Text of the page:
Several top U.S. alternative investment managers are poised to boost
investments in energy and natural resources sectors, according to Fitch
Ratings. However, given the uncertainty about how long downward pressure
will remain on energy and commodity prices, there is the potential that
Fitch-rated alternative investment managers may overextend into energy
and natural resource risks at the wrong time. While the direct
investment risk would be largely borne by fund investors, alternative
managers that have material missteps could experience reduced fee
generation, impaired balance sheet co-investment and reputational
damage. As a result, future fundraising may be affected.
The collapse of commodity prices has resulted in the most significant
drop in energy and natural resource firm valuations since 2009.
Consequently, there will be a point in the cycle that presents
attractive, risk-adjusted, investment opportunities for lenders and
investors. The unknown is the timing of this entry point. Alternative
investment managers appear well positioned given their long investment
horizons which generally provide ample time to wait out market
volatility in order to meet target returns. But, this structural benefit
can't overcome investments that are materially overpriced or poorly
timed, particularly if vintage and/or energy subsector concentrations
Alternative investment capital ready to invest in energy and natural
resource sectors has risen materially in 2015. According to Preqin,
approximately $32 billion of capital had been raised for natural
resources funds, year to date through Aug. 26, 2015. The amount already
exceeds the 2013 record, when $30 billion was raised. The average fund
size of $2.2 billion far surpasses the approximately $700 million raised
per fund in 2013 and the prior peak of $1.5 billion per fund in 2009.
While energy-focused managers top the league tables for capital raised,
the large diversified managers have also increased their focus on energy
Fitch believes these numbers understate the total investment capacity
for the sector, as many of the largest managers' buyout funds invest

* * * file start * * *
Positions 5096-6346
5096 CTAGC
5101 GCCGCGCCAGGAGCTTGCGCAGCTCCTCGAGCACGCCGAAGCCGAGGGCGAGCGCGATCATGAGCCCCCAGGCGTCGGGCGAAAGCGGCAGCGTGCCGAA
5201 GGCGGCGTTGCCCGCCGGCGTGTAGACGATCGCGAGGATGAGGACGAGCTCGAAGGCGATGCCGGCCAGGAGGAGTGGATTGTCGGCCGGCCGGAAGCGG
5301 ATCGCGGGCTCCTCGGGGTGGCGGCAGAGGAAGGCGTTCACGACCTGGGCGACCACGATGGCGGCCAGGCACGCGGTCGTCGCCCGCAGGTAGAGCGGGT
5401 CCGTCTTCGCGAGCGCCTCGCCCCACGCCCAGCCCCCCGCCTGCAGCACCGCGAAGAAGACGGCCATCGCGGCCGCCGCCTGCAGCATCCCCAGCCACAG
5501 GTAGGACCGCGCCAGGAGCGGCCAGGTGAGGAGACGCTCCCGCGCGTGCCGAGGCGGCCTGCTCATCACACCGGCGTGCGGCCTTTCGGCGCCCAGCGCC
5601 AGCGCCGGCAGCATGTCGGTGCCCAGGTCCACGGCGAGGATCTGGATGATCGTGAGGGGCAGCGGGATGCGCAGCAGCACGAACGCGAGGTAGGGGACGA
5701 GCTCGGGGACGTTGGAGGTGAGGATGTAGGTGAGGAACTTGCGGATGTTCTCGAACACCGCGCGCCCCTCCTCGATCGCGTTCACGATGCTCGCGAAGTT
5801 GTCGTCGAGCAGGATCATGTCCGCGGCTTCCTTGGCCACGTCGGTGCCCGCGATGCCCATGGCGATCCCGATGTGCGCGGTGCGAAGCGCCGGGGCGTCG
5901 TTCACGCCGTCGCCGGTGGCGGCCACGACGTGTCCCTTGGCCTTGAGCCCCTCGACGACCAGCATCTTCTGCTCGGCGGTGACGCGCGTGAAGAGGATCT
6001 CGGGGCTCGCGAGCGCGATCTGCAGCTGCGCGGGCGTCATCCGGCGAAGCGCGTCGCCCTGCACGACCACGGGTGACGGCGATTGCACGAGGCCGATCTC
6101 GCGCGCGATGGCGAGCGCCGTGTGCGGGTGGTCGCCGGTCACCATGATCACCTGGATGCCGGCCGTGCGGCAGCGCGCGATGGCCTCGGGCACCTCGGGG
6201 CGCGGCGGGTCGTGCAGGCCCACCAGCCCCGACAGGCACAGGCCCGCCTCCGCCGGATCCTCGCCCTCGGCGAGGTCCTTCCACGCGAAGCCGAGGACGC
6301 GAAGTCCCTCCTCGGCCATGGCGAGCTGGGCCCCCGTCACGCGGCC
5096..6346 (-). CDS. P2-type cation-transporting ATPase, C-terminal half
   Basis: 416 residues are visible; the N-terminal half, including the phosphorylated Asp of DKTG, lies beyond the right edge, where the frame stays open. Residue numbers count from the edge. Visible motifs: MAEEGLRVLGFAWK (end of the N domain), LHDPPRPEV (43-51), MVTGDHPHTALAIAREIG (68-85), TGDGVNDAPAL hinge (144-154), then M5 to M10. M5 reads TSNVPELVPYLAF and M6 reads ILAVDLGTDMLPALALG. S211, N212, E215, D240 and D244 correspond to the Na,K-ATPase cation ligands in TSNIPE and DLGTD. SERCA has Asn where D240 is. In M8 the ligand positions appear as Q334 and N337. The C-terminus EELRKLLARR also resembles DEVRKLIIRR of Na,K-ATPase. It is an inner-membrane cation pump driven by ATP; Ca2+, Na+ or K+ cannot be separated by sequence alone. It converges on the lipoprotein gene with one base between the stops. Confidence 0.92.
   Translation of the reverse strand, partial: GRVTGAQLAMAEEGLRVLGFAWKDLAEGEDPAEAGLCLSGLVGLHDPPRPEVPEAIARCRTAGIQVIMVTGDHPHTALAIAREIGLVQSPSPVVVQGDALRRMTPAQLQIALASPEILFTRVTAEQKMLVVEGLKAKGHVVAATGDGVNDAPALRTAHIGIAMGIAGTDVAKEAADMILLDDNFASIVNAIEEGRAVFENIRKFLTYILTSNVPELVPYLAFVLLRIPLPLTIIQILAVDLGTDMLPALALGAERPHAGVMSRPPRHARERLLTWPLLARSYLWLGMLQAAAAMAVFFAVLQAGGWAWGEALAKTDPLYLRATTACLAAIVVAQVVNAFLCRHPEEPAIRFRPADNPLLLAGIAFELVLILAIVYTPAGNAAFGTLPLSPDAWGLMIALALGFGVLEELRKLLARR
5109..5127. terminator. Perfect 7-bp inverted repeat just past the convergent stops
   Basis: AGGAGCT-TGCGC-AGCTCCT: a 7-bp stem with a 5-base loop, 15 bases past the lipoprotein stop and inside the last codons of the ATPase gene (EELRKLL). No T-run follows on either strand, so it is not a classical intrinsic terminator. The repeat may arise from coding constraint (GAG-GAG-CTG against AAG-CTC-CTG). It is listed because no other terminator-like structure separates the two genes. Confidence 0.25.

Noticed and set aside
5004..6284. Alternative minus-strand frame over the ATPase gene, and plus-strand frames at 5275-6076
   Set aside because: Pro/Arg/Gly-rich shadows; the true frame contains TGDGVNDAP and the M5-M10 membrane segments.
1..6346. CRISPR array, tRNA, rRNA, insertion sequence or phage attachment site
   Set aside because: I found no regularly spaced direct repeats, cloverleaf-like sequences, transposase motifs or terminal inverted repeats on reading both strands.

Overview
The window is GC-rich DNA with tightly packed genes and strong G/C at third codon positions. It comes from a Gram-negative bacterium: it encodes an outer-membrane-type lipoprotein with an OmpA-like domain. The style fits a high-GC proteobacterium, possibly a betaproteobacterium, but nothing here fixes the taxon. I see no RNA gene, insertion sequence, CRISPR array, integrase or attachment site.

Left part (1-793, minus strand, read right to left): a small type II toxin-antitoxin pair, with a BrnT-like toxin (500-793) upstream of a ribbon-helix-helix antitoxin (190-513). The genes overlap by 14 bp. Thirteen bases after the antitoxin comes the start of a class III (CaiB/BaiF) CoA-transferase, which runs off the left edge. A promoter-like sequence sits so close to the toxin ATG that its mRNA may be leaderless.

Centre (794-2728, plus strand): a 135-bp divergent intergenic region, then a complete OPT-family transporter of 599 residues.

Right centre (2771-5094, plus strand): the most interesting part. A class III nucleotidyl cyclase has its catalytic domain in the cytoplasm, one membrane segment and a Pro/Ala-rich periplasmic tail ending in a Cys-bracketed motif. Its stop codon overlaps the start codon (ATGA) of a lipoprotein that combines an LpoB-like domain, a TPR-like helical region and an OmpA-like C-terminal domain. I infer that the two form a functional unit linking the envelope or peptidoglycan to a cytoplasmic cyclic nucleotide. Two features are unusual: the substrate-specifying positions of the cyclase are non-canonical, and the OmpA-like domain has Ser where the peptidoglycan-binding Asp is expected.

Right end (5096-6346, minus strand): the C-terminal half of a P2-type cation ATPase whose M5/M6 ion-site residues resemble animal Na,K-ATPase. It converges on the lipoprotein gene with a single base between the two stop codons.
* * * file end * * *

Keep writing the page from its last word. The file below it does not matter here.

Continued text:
alongside natural resources funds in energy deals or on their own. For
example, in November 2012, Blackstone invested $1.2 billion in LLOG
Exploration Company. The capital was committed from Blackstone Capital
Partners VI and Blackstone Energy Partners. Conversely, in August 2014,
Blackstone made an investment in Siccar Point Energy, with the
investment capital coming solely from Blackstone Capital Partners VI.
Alternative investment managers have a mixed track record in the natural
resources space. According to Preqin, the median IRR on natural
resources funds ($140 billion), with a vintage 2002-2012, is 7% with a
standard deviation of net IRR of 17%. The risk measurement is in line
with buyout funds, but the returns are 400 bps below. That said, limited
partners often commit capital to natural resource funds not for absolute
returns, but because returns are expected to be uncorrelated with
equities, and investments can provide an inflation hedge. Also according
to Preqin's most recent survey, about 63% of institutional investors
feel their natural resources fund investments have fallen short of
expectations over the past 12 months.
Despite uncertainty around the performance of current and future energy
investments, the outlook for the alternative investment manager industry
remains stable reflecting strong franchise positions of Fitch-rated
alternative managers, large, diversified investment platforms,
meaningful FEBITDA generation capability and modest, albeit
incrementally higher, leverage levels. Exposure to the energy sector is
also a relatively modest proportion of overall assets under management.
The above article originally appeared as a post on the Fitch Wire credit
market commentary page. The original article can be accessed at www.fitchratings.com.
All opinions expressed are those of Fitch Ratings.
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